Tag Archives | London and South Western Railway

Volunteers’ Week 5: The fatal dangers of shunting

In the latest of our Volunteers’ Week posts, project volunteer Cheryl Hunnisett, working with us at the Modern Records Centre, takes a look at one case she encountered in the records of the Amalgamated Society of Railway Servants trade union. This is another great example of the ways in which our volunteers are actively taking […]

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What happened to James Chown?

In this guest blog post, Steve Chown outlines the few details he has of his grandfather Jim’s accident on the railways around the time of the Second World War, including his convalescence.  Unfortunately Jim’s accident appears not to have been investigated – possibly because of the war, or possibly because it was one of the […]

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A decade on & the trips continue

After many years of concern, the 1902 Prevention of Accidents Rules introduced several measures to improve railway worker safety. One was the requirement to cover or protect trip hazards like point rodding and signal wires. Whilst progress was made, it took time, as today’s case, which took place nearly a decade later, demonstrates. It took […]

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Steam vs horse power

What place did the horse have in the steam railway? Perhaps surprisingly, a big one. Horses were essential for shunting wagons in yards and for moving goods to and from railheads. This was particularly the case in the pre-internal combustion engine era – though they lasted long after the introduction of the motor vehicle too, […]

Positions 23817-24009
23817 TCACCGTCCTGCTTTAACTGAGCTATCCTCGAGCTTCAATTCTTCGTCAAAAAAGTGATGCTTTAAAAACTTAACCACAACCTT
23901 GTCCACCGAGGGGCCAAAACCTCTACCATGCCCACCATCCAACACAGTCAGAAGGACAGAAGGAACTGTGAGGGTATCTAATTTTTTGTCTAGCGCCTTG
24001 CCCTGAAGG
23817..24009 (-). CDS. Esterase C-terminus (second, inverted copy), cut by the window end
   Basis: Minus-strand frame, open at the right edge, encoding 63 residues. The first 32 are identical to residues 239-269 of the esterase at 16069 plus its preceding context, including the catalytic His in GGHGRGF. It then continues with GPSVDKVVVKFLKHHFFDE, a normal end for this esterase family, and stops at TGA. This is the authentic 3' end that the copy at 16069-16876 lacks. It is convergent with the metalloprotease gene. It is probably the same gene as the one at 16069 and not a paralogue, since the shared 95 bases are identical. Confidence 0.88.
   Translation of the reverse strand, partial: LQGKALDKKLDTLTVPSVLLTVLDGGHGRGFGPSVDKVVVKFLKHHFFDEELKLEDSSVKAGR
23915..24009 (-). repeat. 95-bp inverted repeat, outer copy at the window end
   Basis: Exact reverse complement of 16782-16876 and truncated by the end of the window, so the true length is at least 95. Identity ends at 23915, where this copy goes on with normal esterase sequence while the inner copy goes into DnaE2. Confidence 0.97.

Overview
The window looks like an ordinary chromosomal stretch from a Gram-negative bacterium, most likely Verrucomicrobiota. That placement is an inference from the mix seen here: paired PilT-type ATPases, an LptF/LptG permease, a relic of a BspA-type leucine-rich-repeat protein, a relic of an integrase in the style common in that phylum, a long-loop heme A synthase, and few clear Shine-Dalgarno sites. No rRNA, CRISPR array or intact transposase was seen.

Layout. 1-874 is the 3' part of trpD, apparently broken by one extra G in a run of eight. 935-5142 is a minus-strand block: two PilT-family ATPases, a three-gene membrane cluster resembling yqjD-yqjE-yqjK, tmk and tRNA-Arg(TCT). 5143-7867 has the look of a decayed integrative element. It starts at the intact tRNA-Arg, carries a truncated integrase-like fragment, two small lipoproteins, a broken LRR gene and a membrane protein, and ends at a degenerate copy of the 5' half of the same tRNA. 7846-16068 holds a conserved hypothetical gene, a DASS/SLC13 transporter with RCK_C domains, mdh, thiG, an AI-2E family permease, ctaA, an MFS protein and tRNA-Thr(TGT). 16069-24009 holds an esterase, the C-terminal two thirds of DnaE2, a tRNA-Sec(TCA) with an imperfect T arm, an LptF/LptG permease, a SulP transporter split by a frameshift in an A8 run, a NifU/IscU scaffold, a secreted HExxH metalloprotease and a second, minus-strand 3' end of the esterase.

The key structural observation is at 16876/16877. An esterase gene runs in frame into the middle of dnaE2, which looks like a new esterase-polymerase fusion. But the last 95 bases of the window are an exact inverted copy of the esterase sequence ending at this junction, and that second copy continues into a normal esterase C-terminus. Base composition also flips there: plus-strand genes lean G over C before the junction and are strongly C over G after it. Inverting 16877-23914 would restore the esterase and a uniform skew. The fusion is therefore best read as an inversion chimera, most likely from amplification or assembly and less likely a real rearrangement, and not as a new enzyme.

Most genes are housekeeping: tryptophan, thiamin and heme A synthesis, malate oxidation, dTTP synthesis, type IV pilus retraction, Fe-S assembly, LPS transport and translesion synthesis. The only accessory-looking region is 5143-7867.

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A Valentine’s Day special

Accidents of any sort aren’t particularly romantic, it has to be said, but given it’s St Valentine’s Day this week, we thought we’d have a topical tour through our database and see what, if anything, it held. With so many cases to choose from, it’s perhaps unsurprising that there are some cases that are relevant. […]

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Portsmouth-London, in accidents

Each case in our database is interesting (and often sad) in its own right. But one of the powerful things the database allows us to do is to make connections – whatever our interest, we can search the data and make the links that interest us. So, it might be by a particular family name, […]

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Hidden traumas

Around 20% of the accidents that were investigated by the railway inspectors and featured in this project were, tragically, fatalities. No question, then, that work was stopped for that individual. The remaining 80% of investigated accidents were, then, injuries; many of them were serious, involving amputations or other life-changing wounds, and no doubt stopping work […]

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Why break the rules?

  A guest post, by Arthur Moore, one of the project’s volunteers   Having spent some time inputting Board of Trade accident reports on to the project spreadsheets as a volunteer, it was interesting to find a photo which showed the disparity between the rules and actual working practices. ​The reports said that on 5th […]

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